New net rules would hit digital economy: diplomat
By Matt Smith
DUBAI (Reuters) - Inter-governmental regulation of the Internet could deter investment, raise costs for consumers and hinder online access, a U.S. diplomat said on Wednesday.
The United States has been leading efforts to stop a United Nations body from extending its authority into cyberspace.
U.S. Ambassador Terry Kramer reiterated his country's "hands off" message at a summit hosted by the International Telecommunication Union that could decide the future of the Internet, at present largely unregulated at a global level.
"We are concerned some of the proposals could create an investment environment that is very tenuous," Kramer told Reuters. "We need to be very mindful that we are not creating new, much greater problems than we are solving."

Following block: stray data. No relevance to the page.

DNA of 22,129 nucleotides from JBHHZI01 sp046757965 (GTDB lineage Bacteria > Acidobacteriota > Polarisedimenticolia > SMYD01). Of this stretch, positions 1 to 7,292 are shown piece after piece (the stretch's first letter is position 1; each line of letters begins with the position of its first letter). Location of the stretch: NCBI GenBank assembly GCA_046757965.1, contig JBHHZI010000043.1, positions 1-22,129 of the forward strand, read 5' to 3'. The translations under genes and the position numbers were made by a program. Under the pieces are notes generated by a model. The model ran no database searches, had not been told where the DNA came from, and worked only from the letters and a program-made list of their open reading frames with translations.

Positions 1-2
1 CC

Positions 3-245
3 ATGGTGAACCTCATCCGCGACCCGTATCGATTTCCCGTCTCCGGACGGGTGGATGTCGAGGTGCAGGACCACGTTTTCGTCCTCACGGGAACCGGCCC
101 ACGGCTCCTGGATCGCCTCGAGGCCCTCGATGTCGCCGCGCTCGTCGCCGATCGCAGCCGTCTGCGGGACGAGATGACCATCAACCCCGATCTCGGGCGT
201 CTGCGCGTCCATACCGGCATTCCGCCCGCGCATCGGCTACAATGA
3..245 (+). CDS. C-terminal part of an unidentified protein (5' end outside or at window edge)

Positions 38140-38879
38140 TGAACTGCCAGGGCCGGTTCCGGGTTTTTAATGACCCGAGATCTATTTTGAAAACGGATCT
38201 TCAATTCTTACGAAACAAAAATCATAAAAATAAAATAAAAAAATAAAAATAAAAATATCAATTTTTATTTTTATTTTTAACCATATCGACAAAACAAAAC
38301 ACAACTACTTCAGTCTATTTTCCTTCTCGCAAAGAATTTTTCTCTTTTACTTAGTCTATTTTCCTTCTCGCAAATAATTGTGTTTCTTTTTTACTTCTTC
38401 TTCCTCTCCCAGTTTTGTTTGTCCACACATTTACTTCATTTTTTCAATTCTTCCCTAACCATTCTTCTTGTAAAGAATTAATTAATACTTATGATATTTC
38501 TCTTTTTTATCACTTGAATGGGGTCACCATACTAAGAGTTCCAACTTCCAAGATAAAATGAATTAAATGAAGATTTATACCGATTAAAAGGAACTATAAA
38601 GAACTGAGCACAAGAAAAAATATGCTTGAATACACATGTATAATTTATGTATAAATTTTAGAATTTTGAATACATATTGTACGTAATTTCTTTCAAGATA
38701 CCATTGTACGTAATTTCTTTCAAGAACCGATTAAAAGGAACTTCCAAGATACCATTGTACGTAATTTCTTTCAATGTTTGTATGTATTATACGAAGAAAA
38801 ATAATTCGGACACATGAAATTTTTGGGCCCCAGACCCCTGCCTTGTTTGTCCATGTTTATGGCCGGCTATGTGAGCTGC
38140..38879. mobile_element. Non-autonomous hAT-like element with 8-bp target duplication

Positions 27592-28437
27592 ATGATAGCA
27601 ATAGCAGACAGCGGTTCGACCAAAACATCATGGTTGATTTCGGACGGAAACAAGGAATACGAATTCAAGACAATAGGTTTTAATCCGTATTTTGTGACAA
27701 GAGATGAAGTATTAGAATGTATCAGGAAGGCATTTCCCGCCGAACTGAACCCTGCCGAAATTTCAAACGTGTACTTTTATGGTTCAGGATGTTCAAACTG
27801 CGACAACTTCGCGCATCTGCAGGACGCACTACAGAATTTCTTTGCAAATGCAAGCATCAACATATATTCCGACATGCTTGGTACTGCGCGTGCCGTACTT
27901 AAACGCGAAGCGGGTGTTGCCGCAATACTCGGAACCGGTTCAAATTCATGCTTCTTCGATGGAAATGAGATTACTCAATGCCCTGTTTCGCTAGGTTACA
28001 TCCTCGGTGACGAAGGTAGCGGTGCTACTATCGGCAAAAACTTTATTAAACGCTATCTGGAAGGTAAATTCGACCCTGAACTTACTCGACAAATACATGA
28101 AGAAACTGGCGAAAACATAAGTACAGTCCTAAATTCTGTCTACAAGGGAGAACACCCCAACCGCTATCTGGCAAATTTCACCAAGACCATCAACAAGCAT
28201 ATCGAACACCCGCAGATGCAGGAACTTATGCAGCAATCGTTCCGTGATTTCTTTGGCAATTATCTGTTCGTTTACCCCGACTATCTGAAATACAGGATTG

About 150 countries are gathered to renegotiate an ITU treaty that was last updated in 1988, before the Internet and mobile phones transformed communications.
Western Internet companies and rights groups are fiercely opposed to proposals that would require companies to identify Web users at the demand of national governments, which would make it easier for countries to identify and punish dissidents.
Activists operating under the Internet banner Anonymous said on Wednesday they would organize public protests. A short time later, a denial-of-service attack was launched against the ITU's main website.
Such attacks, in which thousands of computers try to connect to the same site simultaneously, can temporarily overwhelm the target with traffic, though they do not breach security or cause lasting damage. Continued...